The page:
Might as well make this a teachable moment. The term “Pyrrhic victory” comes from King Pyrrhus of Epirus, who, in the course of fighting the Romans in 280 B.C. in the Battle of Heraclea and then in the Battle of Asculum the next year (both part of the Pyrrhic War), lost so many troops that the wins were really losses. Hence, the term means a victory that proved more costly than it was worth.
And this teachable moment, friends, isn’t brought to you just by some C student/newspaper guy. This is right from Plutarch and Dionysius. That’s big time. That’s tenured faculty kind of stuff. And it’s not fake news, either. Came right from Wikipedia.
The essential absolution of the University of North Carolina-Chapel Hill athletics program of serious wrongdoing related to fake classes may have prompted outrage on the part of big hitters in sports journalism and other observers appalled by the NCAA’s exoneration of Big Blue. But surprise? Really? Did these highly disturbed scribes now all keyed up over the NCAA’s timid and tepid reaction to the Chapel Hill case really not anticipate it? C’mon.
College sports is a multibillion-dollar industry, and the Tar Heels of North Carolina, particularly the basketball Tar Heels, are what’s called a revenue-producing asset. At one time, reports were that Tar Heel memorabilia was at the top nationwide in sales. Then there’s Jordan Inc., shorthand for the industry that is one man ... who happens to be the greatest basketball player who ever strode Franklin Street.
Never miss a local story.
So sure. The university managed to handle the fake classes fiasco in the worst possible way, driving up the casualties in terms of its reputation – hence the reference to ol’ Pyrrhus – but in the end, the NCAA, governing body of college athletics (insert guffaws and yawns here), patted everybody on the head and said, “See you at the Final Four!”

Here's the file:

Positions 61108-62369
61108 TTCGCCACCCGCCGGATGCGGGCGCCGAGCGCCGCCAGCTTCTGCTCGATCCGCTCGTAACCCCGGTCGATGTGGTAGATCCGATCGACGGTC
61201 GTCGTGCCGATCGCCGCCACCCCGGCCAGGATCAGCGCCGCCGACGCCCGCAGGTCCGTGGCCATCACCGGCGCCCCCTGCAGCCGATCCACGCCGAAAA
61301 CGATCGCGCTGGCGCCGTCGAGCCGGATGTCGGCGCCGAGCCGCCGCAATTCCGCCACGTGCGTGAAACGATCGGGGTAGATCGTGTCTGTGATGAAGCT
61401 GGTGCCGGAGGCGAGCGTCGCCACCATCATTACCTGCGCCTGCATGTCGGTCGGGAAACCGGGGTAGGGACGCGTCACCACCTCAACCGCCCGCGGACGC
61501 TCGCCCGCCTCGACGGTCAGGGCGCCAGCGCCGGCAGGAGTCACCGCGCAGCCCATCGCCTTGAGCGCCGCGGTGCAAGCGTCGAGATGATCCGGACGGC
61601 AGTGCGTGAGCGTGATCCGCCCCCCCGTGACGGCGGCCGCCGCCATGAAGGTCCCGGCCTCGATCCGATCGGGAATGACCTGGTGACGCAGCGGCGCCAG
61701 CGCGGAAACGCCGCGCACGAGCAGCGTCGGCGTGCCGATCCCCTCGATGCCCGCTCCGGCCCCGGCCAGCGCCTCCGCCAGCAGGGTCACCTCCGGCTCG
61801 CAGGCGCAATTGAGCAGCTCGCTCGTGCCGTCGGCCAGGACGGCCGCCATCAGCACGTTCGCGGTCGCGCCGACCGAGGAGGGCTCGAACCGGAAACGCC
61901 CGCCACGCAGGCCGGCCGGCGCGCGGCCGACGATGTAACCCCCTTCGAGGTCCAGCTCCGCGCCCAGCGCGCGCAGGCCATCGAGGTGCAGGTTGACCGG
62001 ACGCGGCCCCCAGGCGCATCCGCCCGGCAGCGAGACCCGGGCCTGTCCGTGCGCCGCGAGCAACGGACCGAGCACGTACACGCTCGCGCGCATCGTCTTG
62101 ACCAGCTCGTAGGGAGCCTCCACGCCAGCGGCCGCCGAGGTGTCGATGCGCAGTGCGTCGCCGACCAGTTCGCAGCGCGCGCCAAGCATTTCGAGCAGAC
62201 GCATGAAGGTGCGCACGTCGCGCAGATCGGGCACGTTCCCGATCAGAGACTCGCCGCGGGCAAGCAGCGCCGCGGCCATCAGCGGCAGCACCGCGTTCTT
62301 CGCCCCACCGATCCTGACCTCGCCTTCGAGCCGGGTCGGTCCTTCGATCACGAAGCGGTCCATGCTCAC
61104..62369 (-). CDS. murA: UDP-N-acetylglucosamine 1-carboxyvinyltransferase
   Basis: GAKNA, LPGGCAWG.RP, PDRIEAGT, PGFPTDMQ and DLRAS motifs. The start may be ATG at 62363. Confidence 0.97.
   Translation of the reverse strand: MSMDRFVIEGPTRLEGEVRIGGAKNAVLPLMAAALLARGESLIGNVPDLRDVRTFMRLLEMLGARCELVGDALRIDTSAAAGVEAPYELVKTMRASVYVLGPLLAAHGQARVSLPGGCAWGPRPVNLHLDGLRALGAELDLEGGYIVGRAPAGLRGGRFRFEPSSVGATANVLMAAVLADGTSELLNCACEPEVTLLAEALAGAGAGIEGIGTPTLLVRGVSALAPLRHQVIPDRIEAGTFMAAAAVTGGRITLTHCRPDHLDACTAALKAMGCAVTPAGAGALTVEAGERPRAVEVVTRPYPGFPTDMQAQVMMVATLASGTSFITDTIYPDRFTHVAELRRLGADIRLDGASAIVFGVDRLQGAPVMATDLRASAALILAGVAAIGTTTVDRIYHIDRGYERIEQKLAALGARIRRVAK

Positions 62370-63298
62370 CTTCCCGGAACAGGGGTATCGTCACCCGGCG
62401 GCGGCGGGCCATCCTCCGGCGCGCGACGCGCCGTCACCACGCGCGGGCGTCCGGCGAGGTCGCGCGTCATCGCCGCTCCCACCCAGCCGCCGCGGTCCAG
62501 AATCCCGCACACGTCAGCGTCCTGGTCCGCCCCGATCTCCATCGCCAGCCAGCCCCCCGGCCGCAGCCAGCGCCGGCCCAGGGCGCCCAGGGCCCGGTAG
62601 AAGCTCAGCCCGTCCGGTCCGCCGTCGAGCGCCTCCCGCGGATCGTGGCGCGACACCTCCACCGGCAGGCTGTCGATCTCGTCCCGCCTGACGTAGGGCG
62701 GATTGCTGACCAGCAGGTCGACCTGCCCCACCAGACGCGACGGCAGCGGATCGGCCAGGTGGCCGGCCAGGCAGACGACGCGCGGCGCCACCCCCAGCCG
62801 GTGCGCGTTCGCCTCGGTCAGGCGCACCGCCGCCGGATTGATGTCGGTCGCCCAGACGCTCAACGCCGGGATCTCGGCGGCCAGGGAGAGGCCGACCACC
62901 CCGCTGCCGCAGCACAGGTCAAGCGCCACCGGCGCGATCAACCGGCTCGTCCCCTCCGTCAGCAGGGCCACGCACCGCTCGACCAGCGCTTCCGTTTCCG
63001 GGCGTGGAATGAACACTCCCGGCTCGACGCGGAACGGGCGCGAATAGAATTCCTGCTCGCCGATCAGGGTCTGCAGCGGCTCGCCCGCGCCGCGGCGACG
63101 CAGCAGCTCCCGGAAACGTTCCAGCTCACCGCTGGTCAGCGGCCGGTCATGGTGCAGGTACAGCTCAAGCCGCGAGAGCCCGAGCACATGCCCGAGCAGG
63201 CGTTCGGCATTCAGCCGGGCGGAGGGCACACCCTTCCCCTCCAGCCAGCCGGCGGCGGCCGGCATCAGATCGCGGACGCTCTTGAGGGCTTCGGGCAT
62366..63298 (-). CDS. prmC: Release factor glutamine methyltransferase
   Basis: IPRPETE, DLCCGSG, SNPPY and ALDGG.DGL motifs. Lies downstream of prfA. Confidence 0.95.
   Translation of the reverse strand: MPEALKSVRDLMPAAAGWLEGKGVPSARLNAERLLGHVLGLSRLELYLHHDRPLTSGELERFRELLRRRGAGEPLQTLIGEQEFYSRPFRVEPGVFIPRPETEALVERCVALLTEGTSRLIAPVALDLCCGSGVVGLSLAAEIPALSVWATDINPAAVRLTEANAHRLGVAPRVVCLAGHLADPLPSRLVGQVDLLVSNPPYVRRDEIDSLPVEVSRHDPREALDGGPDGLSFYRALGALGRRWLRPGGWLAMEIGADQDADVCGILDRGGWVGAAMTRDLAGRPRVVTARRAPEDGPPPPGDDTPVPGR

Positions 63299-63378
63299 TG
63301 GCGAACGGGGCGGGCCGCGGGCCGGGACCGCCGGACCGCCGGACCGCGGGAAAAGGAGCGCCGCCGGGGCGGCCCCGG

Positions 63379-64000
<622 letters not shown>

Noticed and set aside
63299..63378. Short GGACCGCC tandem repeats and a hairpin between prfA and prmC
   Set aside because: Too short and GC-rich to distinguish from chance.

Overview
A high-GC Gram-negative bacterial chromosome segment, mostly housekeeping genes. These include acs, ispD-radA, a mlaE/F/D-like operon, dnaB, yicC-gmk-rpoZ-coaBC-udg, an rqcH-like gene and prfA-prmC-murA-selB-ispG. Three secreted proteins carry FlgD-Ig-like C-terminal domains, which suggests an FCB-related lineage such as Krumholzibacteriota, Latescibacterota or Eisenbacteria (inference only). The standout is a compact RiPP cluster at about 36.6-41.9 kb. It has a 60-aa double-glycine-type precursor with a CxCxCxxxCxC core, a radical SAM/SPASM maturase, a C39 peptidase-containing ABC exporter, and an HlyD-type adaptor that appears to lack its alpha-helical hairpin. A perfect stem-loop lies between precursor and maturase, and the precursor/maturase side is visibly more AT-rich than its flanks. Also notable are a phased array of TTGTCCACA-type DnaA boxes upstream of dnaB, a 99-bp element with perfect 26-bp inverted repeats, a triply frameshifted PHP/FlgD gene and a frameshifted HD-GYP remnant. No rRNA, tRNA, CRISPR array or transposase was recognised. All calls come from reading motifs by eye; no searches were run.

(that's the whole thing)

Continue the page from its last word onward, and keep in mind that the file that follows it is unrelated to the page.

Wrote Marc Tracy of The New York Times: “The NCAA did not dispute that the University of North Carolina was guilty of running one of the worst academic fraud schemes in college sports history, involving fake classes that enabled dozens of athletes to gain and maintain their eligibility.”
But really, the comment that zinged this alum the most was one quoted in a national story that ran in The N&O, from Jason Kirk at SB Nation: “Sure, they took a shotgun to their academic credibility, but hey, those championship banners get to stay. The truth is, alums probably care more about hoops anyway.”
No sir. Nossir. Oh, I’ve run into a few fellow alums who convinced themselves it was all made up, but most of the ones I know rightly admired, even if they were pained by, the fine work of my colleague Dan Kane, who pursued this story in a fair, precise fashion. And the accuracy of his work was underlined by no less than the findings of Washington attorney Kenneth Wainstein, whose $3 million investigation confirmed much of what Dan reported.
The NCAA’s infractions committee found that since the classes the athletes took in pursuit of good grades were also available to other students, there was no problem. But let’s not equate that with a Papal blessing, OK?
So far, the university has reacted in a pretty sober fashion, as it should. A lot of the damage done to UNC-Chapel Hill, after all, was self-inflicted by boosters and leaders who wanted to believe this was all a public relations problem. The university could have saved itself embarrassment and probably millions of dollars if it had fully acknowledged the problems as it should have – it’s owned by the people, after all – and laid everything out in the open from the beginning. Had it done so, this would be a memory by now. A bad one, but a memory.
But now, it lingers in the insults of others who say UNC alums care only about hoops. That’s wrong. But we know how the fellows felt way back when they told themselves they really did whip those Romans.
Deputy editorial page editor Jim Jenkins can be reached at 919-829-4513 or at firstname.lastname@example.org